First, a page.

Document Type

Research Report

Publication Date



There are four major objectives of this research. The first objective is to determine whether and to what extent differences in unemployment rates in Boston among black, Hispanic, and white workers are due to the following: (1) the differences in the percentage of individuals in each group who experience a spell of unemployment at one time or another during the year, that is the incidence of unemployment; or (2) the differences in the average number of spells of unemployment during the year, that is the frequency of unemployment; or (3) the differences in the average length of time a spell of unemployment lasts, that is the duration of unemployment.

The second objective is to ascertain whether a systematic relationship exists between duration and frequency of unemployment and the immediate causes for the occurrence of a spell of unemployment. Four such causes are recognized: (1) involuntary job loss; (2) voluntary job leaving or quitting; (3) new entry into the labor market; and (4) reentry into the market after a period of withdrawal.

The third objective is to determine what proportion of the differences in the incidence or probability of black, Hispanic, or white unemployment can be accounted for by differences in the labor market characteristics that are assumed to determine employability and what proportion cannot be so accounted for and may therefore be due to labor market discrimination.

The fourth objective is to assess the changes that occur in these dimensions of unemployment over time, particularly those that occur over the business cycle's periods of recession and recovery.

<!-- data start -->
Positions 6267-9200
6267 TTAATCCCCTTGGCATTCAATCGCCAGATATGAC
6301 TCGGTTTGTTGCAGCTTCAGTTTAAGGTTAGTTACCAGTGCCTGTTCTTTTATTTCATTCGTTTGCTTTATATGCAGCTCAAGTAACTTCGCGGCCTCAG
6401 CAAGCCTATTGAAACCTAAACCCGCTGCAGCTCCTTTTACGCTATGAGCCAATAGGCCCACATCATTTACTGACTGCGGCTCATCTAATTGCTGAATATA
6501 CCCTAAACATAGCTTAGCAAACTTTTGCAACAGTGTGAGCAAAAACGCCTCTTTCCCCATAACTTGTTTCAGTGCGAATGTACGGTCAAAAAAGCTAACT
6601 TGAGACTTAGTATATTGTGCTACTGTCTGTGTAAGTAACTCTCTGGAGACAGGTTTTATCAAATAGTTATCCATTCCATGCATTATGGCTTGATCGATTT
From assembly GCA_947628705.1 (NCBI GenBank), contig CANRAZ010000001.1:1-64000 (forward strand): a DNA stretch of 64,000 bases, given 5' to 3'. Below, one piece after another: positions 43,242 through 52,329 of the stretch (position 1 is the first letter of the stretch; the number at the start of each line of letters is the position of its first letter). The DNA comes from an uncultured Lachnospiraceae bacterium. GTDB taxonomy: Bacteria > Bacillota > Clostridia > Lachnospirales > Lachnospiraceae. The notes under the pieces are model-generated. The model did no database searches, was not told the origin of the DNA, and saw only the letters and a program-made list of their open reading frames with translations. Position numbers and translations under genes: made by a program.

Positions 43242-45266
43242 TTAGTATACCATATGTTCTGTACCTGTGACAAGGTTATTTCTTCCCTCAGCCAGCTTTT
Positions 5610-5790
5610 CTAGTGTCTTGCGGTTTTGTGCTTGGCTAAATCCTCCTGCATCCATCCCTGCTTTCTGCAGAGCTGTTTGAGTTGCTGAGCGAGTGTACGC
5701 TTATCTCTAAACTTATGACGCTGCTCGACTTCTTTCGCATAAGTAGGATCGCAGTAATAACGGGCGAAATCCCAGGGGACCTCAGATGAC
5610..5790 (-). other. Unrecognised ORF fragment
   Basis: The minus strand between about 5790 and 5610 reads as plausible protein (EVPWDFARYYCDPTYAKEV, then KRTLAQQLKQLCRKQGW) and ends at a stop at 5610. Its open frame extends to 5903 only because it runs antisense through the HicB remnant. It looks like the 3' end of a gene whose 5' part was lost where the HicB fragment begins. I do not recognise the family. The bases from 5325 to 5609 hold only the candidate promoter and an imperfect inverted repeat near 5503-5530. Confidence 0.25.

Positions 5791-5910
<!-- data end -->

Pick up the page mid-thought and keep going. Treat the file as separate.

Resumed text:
The major research on these topics is not yet completed inasmuch as a richer data base has recently become available and is in the process of being made ready for use. Nevertheless, some preliminary results are in hand and are reported herein. This is the first of several reports in this ongoing research. The results reported here are based primarily on data from the Current Population Survey files for 1980, 1982, and 1985, and on previously unpublished geographic survey data for the same period compiled by the Bureau of Labor Statistics. The data used is for the Boston Standard Metropolitan Statistical Area (SMSA) rather than for the city of Boston itself. Whereas the population of the Boston SMSA is in excess of 2 million persons, the city of Boston is just over one-fourth that amount, around 600,000. Thus, the data reflects economic activity in the entire area of which Boston is the hub. When Boston is referred to hereinafter it is to be understood as the Boston SMSA.


Research Report No. 16


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